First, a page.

• To block spam messages — but not all incoming texts from friends and family — call your carrier’s customer service number (usually 611) and instruct them to “Block all text messages sent to you as email” and “Block all multimedia messages sent to you as email.” You also might be able to log into your account online and activate these blocks there.
  • Never install apps from text messages. Any apps you install on your device should come straight from the official app store. These programs have vigorous testing procedures to go through before they’re allowed in the marketplace. If you have any doubts about the safety of a text message, don’t even open it.
  • Ignore text messages asking you to update settings or unsubscribe from a service that you haven’t signed up for. Don’t even reply with STOP as that tells the hacker you’re really there and they will intensify their attacks.
  • Block phone numbers you receive smishing attacks from to prevent further attempts. To protect your sleep, enable your sleep settings to block all messages at night during your normal sleeping hours.

Remember, it only takes one bad text to compromise your data, phone, and personal security. With just a little bit of common sense and caution, you can make sure that you don’t become a victim of a smishing attack.

Additional Cybersecurity Recommendations

Additionally, these recommendations below will help you and your business stay secure with the various threats you may face on a day-to-day basis. All of the suggestions listed below can be gained by hiring CyberHoot’s vCISO Program development services.

  1. Govern employees with policies and procedures. You need a password policy, an acceptable use policy, an information handling policy, and a written information security program (WISP) at a minimum.
  2. Train employees on how to spot and avoid phishing attacks. Adopt a Learning Management system like CyberHoot to teach employees the skills they need to be more confident, productive, and secure.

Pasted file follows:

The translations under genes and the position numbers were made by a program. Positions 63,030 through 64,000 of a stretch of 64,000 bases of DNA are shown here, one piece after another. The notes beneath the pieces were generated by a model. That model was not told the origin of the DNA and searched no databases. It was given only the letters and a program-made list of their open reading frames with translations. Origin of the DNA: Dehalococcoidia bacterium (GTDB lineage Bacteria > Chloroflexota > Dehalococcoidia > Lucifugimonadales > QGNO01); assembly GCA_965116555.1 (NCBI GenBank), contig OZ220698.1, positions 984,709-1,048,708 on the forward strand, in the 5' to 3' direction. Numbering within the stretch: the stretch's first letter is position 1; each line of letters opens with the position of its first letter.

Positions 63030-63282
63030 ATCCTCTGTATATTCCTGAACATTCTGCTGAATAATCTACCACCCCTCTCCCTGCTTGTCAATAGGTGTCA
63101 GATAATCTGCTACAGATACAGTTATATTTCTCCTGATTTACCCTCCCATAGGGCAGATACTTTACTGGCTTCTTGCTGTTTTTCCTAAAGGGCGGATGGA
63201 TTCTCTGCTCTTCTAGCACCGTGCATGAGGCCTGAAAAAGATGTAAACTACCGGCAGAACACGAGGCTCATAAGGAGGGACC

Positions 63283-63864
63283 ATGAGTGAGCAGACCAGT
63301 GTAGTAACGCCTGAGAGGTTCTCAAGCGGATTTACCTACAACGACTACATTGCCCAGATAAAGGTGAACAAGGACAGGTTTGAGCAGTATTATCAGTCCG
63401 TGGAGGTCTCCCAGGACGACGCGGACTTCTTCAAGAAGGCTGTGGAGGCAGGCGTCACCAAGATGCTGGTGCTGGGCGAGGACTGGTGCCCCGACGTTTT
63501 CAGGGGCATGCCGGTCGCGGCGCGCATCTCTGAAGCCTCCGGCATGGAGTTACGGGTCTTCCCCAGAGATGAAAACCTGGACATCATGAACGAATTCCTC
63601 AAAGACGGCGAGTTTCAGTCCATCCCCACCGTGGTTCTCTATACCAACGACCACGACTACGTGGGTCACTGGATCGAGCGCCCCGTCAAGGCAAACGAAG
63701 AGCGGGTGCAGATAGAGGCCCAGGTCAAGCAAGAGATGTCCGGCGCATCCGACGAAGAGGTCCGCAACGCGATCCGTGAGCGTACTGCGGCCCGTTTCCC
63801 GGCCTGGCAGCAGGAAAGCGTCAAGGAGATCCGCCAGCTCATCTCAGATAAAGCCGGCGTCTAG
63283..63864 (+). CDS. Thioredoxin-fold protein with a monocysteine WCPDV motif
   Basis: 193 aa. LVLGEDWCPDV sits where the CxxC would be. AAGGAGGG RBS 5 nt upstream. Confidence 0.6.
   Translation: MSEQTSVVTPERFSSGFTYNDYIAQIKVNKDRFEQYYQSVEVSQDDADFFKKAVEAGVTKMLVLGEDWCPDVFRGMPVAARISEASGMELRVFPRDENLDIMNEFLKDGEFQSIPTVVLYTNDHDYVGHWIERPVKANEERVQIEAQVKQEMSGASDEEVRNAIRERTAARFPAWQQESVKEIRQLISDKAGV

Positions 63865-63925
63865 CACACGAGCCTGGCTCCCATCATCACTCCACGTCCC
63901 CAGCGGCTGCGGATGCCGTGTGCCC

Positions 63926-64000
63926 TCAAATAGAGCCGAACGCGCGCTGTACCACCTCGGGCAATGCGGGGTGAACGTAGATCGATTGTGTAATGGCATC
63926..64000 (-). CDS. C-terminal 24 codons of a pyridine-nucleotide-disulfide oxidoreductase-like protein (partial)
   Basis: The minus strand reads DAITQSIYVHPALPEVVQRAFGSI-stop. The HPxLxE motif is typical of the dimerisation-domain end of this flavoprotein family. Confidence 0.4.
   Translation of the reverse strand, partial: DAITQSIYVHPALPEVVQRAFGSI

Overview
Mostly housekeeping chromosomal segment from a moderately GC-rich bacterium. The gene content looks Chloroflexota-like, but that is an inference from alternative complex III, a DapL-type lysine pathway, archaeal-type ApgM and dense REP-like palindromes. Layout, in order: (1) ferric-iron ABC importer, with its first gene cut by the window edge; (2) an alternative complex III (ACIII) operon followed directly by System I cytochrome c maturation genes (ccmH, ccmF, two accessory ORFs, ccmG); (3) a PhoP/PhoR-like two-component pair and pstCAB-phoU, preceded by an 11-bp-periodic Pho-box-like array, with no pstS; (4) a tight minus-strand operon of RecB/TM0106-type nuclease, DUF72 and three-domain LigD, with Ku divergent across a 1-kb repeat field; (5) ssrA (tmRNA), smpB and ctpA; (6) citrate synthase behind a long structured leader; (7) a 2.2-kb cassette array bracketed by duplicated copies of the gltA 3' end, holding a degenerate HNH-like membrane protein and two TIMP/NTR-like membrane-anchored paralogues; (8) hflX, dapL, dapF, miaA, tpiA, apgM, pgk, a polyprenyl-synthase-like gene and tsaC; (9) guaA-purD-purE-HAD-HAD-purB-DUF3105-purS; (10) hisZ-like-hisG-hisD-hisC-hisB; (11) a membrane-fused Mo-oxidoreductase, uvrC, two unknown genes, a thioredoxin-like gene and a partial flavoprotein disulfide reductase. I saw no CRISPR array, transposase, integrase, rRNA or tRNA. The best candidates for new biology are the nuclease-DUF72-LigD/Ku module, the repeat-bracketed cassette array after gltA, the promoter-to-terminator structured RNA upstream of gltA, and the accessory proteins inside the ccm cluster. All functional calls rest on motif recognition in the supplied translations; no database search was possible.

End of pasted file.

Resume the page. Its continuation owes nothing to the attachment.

3. Test employees with Phishing attacks to practice. CyberHoot’s Phish testing allows businesses to test employees with believable phishing attacks and put those that fail into remedial phish training.
  4. Deploy critical cybersecurity technology including two-factor authentication on all critical accounts. Enable email SPAM filtering, validate backups, and deploy DNS protection, antivirus, and anti-malware on all your endpoints.
  5. In the modern Work-from-Home era, make sure you’re managing personal devices connecting to your network by validating their security (patching, antivirus, DNS protections, etc) or prohibiting their use entirely.
  6. If you haven’t had a risk assessment by a 3rd party in the last 2 years, you should have one now. Establishing a risk management framework in your organization is critical to addressing your most egregious risks with your finite time and money.
  7. Buy Cyber-Insurance to protect you in a catastrophic failure situation. Cyber-Insurance is no different than Car, Fire, Flood, or Life insurance. It’s there when you need it most.

All of these recommendations are built into CyberHoot the product or CyberHoot’s vCISO Services. With CyberHoot you can govern, train, assess, and test your employees. Visit CyberHoot.com and sign up for our services today. At the very least continue to learn by enrolling in our monthly Cybersecurity newsletters to stay on top of current cybersecurity updates.

To learn more about Smishing and Vishing, watch this short 3-minute video: